“Disease will cause short telomeres, and short telomeres will also cause disease,” adds Andrews. “Short telomeres will increase your chance of getting cancer and will decrease your ability to fight cancer if you have it.” Cancer cells themselves generate telomerase and a telomerase inhibitor may turn them off; however, doing so would be detrimental to other vital cells.3
There are many organizations today studying the effect of telomeres on specific diseases.
Where is the magic pill?
Andrews and his team are working on an FDA approved drug that he feels could be 3 years away from human testing and 10 years away from FDA approval. In the meantime, Andrews has worked with a nutraceutical company, Isagenix, to create an all-natural supplement (purified extracts of plants) that activates telomerase. It is marketed as Product B and consists of highly concentrated herbs and plants that Andrews has concluded in vitro have telomerase activating properties. There is another product on the market, TA65 by TA Sciences, which is also based on his research.
Andrews estimates that approximately 30,000+ people worldwide have taken these supplements and both companies are conducting independent studies. Clinical trials by TA Sciences have shown that 10 out of 12 people did have their shortest telomeres elongated by TA65 (as measured by Life Length, the only company in the world that can do so). The two who saw no change were the youngest of the group, and future studies will focus on those 65+. Andrews, who co-authored the report on the study, says “there have been no negative side effects reported to date.”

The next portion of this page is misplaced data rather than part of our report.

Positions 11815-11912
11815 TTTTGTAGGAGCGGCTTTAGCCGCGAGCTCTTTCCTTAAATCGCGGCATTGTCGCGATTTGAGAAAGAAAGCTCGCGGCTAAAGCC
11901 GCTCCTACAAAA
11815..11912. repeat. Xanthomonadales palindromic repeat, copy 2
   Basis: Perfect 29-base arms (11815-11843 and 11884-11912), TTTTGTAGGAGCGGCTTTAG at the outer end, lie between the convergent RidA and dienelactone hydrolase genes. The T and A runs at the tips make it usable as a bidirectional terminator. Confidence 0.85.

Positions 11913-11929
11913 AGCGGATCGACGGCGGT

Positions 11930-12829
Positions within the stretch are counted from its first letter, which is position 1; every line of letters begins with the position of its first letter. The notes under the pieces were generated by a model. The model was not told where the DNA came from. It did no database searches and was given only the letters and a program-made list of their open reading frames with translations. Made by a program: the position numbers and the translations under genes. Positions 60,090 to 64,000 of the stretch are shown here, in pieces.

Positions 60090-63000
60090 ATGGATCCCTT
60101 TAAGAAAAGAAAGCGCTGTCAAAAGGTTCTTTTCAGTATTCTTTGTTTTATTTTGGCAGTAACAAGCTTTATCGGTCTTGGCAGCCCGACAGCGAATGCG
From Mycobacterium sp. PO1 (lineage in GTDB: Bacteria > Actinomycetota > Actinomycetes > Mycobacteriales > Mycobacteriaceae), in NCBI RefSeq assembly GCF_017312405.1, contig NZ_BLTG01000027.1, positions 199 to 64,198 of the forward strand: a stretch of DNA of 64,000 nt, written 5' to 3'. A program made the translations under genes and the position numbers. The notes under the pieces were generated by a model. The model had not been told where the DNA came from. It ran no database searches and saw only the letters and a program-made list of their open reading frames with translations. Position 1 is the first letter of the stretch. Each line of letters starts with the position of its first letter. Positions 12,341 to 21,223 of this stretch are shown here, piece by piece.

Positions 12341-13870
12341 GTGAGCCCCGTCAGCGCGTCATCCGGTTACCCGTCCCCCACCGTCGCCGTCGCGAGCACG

Here in the valley, Executive Foresight offers medically-supervised programs using both TA65 and Product B, and is monitoring ‘a handful of people’ through extensive testing that includes genetic measurements of telomeres.
“Once you hit 40, you have that magic realization that things start to hurt more than they used to. Your recovery time is much slower,” notes Olesnicky. “What clients in the program notice are a quicker recovery time and more stamina. They tend to bounce back quicker from exercise, stress and the common cold.”
Don’t give up your health regime.
Dr. Olesnicky reminds us, “If you are serious about your longevity, you need to take control. Stop smoking, lose weight, and don’t eat things that are bad for your body. Know your blood work and determine if there are any diseases brewing so you can be proactive.” He adds that habits which stress your immune system and cells also cause your telomeres to burn out. This research is confirmed, and you can control many of these factors.
But Andrews work with telomeres, and that of many others racing to beat the clock, creates future hope for all of us. “We know how to cure aging,” concludes Andrews. “As with all research, funding is imperative in allowing us to finish engineering a drug that can advance to human testing.”
To support his efforts, Executive Foresight has set up a 501c3 research fund. “Our heart lies in the cure of debilitating diseases,” says Olesnicky. “If Bill Andrews is near cracking the mystery of telomeres, we may be close to finding solutions to help with these diseases, as well as the aging process. The results to date are promising. We hope to help generate the funding necessary to allow him to continue his work for an even more promising future.”
References: 1) Oxford Journal. Telomere Measurement by Quantitative PCR. Richard M. Cawthon. March 2002. 2) Healthiertalk.com; Anti-Aging Breakthrough With Telomerase By Dr. Jeffrey Dach on 12/08/2010. 3) learn.genetics.utah.edu. Are Telomeres The Key To Aging And Cancer?